Tattooing is deeply artistic, personal, and meaningful - which makes it an ideal match for illustrating the Tarot, as evidenced by several tattoo-styled decks on the market. One of the most visible is Eight Coins’ Tattoo Tarot, created by artist and reader Lana Zellner.
Combining the Neo-Traditional tattoo art style with familiar Tarot symbolism, the deck provides a fresh, modern take on well-known archetypes. It’s particularly relevant as tattoo art has gained greater mainstream acceptance on the art landscape, and as getting inked becomes more commonplace.
This uniquely beautiful deck is just one of many we have in store at Indigo Moons - and we restocked our shelves this week. Come in to pick up your copy or choose another deck that’s perfect for you. And if you’re thinking about learning Tarot, mark your calendar for February 26, when I’ll teach my Tarot Essentials class here at the shop!
What did we learn in our weekly spread with Eight Coins’ Tattoo Tarot?
Wheel of the Year: Imbolc
Call forth the magic Imbolc holds
Drink, drink the milk of life.
I welcome the gentle kiss of Spring
I honor the cycle of returning life.
- Julia Ferguson Andriessen
The ancient Celts celebrated eight sacred annual holidays marking rebirth, fertility, harvest, and death. This is known as the Wheel of the Year, ever turning and renewing, welcoming each season.
These pagan holidays were redressed over time; originating with Celtic mythology and folk history, they were recast as the region became Christianized, and festivals were relabeled as saints’ days. In modern times, many neo-pagans, witches, and people on other magical paths have reclaimed the Wheel as a connection to history and the earth.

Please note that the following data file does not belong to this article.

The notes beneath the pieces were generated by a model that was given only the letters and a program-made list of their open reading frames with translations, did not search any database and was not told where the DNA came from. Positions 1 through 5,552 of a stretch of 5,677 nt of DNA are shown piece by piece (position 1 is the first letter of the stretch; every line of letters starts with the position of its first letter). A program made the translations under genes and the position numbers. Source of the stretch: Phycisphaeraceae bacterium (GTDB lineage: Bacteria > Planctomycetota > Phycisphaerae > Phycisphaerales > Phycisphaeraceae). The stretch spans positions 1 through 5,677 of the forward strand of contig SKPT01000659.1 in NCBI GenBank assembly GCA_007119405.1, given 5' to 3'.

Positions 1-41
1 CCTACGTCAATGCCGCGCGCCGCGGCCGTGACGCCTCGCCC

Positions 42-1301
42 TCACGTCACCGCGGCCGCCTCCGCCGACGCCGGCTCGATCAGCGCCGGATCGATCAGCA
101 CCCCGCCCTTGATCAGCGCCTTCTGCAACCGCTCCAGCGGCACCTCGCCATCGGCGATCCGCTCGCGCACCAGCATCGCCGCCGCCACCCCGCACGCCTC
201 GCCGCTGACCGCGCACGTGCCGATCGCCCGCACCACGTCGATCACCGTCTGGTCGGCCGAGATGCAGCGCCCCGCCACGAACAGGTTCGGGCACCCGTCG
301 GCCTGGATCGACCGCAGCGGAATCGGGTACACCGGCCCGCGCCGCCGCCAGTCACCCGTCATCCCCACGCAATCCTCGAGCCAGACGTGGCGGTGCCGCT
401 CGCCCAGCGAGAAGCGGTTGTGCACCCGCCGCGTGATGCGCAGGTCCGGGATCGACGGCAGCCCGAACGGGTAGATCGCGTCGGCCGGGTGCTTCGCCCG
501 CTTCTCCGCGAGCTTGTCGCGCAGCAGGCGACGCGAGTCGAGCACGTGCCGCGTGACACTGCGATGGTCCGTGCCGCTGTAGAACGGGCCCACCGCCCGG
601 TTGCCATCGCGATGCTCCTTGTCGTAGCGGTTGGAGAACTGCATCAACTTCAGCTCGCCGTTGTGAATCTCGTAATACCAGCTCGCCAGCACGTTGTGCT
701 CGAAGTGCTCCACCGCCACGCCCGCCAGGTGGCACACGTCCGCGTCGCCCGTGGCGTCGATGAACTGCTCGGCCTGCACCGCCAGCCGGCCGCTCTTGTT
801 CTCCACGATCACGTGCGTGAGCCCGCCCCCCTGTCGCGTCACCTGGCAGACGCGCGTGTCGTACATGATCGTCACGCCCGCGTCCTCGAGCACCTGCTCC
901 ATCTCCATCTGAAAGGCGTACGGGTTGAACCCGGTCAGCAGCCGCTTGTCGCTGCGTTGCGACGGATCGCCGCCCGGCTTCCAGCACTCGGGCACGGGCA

Today, we’re beginning our series on the Wheel of the Year and pagan festivals with Imbolc, which falls first in our modern calendar year.
Weekly Reading: Gratitude Oracle
Life goes a little sideways during Mercury retrograde, but as we saw last week, some care and planning can take the sting out of it. Wise teachers often say that one of the best ways to turn challenges into opportunities is to focus on gratitude.
That’s not the easiest thing to do when times are hard, but inspired tools can help. This week, we reach for the Gratitude Oracle by Angela Hartfield and Josephine Wall. Intricate fantasy-themed art provides a beautiful backdrop to 55 concepts linked to thankfulness for life’s gifts. Included alongside the large deck is an attractive guidebook that thoroughly explains each card.
Divination and oracles can help us connect to our intuition and find the best way through our days. You can see the Gratitude Oracle, along with other oracle and Tarot decks, in-store at Indigo Moons - there is something for almost everyone.
What does this oracle deck have to say about this week?
In folklore and fairy tales, we often encounter weary travelers wandering through the forest, searching for unknown wisdom. Their journey often leads them to a foreboding cottage inhabited by a mysterious old woman - who may offer shelter and advice…or something much more sinister. Slavic and Eastern European traditions know this spirit as Baba Yaga (“grandmother witch” or “old hag”), a supernatural crone of ambiguous power and origins.
Stories from Russia, Poland, Hungary, and other countries in the region abound. Her home is a cottage built on tall chicken legs, accessible only by speaking a magic spell. She travels through the forests and skies in a mortar, using the pestle as an oar and a broom to sweep away her tracks.
Tarot Forecast: Week of January 16
The holidays. Omicron. A new year: we’ve all been on our toes with everything this winter has brought us. We’ve lost beloved pop culture icons and, perhaps, gained perspective on ourselves and our neighbors - just in time to run headlong into Mercury Retrograde, which started January 14 and continues until February 3.
This week, we’re using the New Era Elements Tarot by Eleonore F. Pieper, PhD. Published in 2018, this deck applies diverse people and global culture to create a more modern view of Tarot. It features realistic hand-drawn images, suits named for the elements instead of symbols, and court cards reflecting family roles (mother, father, daughter, son).
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